Catholic League president Bill Donohue comments on the results of a new Pew Research Center survey on the faithful and their clergy:
The clergy have great sway over the faithful on religious, family, and life issues, but much less so on matters that are outside their expertise. That is the central finding of the latest Pew Research Center survey on the faithful and their clergy, though that is not the way the narrative of this survey interpreted the results. Instead, prominence was given to the following: “Just 8% of Catholics say they are very close with their clergy, compared with a quarter of Protestants.”
The survey asked those who attend religious services at least a few times a year or more often (a pretty low bar measuring religiosity) about nine issues, some of which were public policy matters and others which were not. It divided the responses according to the follow categories: Protestant, Evangelical, Mainline, Historically black, and Catholic.
It makes sense that the faithful were most likely to heed the guidance of their clergy on matters such as “Growing closer to God” and “Interpreting scripture.” They also showed great respect for their guidance on “Marriage/relationships,” “Parenting,” and “Abortion,” though to a lesser degree than they showed for religious issues.
There was a significant drop-off in confidence for their clergy’s advice on issues such as “Anxiety or depression,” “Personal Finances,” “Immigration,” and “Global climate change.”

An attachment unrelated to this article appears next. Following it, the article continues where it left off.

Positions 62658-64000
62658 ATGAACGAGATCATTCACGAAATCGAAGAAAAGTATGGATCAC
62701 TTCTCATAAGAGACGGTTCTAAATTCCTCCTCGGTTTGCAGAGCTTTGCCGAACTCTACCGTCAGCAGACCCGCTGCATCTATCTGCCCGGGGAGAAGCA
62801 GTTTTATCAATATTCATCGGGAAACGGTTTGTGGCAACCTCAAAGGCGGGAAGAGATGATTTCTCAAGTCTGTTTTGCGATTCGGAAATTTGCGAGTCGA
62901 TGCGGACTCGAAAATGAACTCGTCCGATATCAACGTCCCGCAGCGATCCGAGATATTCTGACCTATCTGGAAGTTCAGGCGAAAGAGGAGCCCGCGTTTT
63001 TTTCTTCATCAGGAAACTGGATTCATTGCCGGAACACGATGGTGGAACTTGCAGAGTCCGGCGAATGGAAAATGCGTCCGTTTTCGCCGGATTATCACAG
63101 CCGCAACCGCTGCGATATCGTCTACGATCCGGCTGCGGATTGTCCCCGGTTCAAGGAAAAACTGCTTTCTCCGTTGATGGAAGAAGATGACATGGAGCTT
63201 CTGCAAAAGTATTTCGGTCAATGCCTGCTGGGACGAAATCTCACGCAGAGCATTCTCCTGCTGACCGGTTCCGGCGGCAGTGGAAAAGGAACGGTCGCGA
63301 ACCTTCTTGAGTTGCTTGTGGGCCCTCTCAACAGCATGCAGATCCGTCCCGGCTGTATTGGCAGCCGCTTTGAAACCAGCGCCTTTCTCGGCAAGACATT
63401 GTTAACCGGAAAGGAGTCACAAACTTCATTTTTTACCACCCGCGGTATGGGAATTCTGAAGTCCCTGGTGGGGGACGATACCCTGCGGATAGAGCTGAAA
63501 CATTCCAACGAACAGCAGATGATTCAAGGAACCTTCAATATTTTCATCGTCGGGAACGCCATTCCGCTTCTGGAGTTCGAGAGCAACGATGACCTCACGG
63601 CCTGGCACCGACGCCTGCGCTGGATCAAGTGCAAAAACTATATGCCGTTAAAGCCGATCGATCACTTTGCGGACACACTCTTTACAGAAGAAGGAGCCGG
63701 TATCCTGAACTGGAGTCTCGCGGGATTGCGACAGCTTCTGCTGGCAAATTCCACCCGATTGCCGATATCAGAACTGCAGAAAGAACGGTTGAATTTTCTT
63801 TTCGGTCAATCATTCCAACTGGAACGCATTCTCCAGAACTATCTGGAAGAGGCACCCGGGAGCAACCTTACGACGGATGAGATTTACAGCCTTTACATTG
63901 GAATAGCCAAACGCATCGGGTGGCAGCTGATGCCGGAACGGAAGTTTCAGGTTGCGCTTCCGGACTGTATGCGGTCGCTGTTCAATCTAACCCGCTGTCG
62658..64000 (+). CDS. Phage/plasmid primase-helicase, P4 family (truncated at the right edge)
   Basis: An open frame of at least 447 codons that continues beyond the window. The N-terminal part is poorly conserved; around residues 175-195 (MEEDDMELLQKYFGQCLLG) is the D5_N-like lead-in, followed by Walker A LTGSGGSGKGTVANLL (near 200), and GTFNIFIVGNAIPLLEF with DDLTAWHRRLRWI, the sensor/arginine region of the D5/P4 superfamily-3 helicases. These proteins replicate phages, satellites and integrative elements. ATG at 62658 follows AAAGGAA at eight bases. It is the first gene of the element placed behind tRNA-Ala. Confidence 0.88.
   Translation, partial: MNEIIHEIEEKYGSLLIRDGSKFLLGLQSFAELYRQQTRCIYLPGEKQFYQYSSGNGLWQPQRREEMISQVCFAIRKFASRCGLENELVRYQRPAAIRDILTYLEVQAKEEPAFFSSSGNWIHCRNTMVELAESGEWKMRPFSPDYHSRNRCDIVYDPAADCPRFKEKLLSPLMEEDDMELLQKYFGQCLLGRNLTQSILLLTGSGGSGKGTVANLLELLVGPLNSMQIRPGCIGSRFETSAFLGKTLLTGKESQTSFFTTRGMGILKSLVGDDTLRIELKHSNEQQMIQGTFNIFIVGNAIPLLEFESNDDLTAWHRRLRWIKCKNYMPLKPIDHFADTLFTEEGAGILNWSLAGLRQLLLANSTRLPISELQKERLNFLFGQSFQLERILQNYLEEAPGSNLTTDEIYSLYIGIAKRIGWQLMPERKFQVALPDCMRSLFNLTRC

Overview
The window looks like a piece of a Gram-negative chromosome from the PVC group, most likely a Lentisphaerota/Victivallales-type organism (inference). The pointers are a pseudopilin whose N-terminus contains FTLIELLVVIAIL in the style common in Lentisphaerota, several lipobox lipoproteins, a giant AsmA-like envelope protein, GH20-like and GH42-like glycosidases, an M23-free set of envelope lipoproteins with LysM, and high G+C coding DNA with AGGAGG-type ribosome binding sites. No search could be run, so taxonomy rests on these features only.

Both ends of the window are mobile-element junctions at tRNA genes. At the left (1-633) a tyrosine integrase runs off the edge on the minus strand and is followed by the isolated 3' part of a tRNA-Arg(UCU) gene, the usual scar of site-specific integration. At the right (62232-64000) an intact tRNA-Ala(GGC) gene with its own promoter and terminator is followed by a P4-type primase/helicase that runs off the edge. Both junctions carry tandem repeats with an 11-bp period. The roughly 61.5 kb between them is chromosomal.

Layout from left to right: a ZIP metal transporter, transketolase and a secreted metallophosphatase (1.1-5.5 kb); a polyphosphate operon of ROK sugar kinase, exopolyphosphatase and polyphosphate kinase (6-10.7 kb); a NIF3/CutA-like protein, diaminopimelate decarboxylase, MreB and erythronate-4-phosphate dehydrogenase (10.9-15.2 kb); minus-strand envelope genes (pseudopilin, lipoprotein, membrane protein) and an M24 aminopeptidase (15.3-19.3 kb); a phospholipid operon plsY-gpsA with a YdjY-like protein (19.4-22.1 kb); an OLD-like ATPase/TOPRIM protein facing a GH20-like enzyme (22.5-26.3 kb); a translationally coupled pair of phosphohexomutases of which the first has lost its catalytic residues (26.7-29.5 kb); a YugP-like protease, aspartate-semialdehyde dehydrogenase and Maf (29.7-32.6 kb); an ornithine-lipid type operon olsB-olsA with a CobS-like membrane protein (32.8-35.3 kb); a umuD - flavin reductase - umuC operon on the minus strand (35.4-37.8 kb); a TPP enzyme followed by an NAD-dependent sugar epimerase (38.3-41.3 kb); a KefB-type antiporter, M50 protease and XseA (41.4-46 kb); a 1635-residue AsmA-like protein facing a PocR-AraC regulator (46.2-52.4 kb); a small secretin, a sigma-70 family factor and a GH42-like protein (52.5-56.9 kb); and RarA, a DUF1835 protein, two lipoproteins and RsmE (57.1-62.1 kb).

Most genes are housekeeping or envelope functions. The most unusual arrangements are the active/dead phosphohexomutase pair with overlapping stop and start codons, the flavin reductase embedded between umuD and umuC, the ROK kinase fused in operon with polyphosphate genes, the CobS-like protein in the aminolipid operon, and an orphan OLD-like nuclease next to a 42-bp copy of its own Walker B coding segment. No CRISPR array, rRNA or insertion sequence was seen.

The first cluster of issues—those where the greatest confidence was registered with their clergy—are clearly in the orbit of the expertise of the clergy. The second cluster is more interesting.
It is not hard to understand why the faithful are the least impressed with what their clergy say about anxiety or depression and personal finances: most people naturally incline to seek the advice of family members, as well as professionals who specialize in offering advice about such matters (though it is not a good sign that the clergy are not solicited when dealing with anxiety and depression—they used to be). But how to explain the lack of confidence in the public policy issues?
Immigration and climate change are constantly being discussed, so why do the faithful tune out what their clergy say when they address these issues? This is especially true of the latter one.
It is easier to understand why few of the faithful give any credence to their clergy’s advice on climate change: Why would people of the cloth know any better about the scientific intricacies of this issue than they do?
It is harder to appreciate their lack of enthusiasm for their clergy’s guidance on immigration. Could it be that the natural inclination of the clergy to embrace “the stranger” collides with the stark reality of protecting our borders from being crashed? If so, this would explain why the advice of priests, ministers, rabbis, and imams are discounted.
The clergy of all religions would do well to listen to what the faithful are telling them about the limits of their expertise, and their tendency to sentimentalize controversial issues.
This is important because the more the clergy speak out about such issues as climate change—one way or the other—the more likely the faithful will tune out what they have to say about matters they would ordinarily listen to very carefully.
The potential diminution of the clergy’s prestige and authority is the real takeaway of this survey.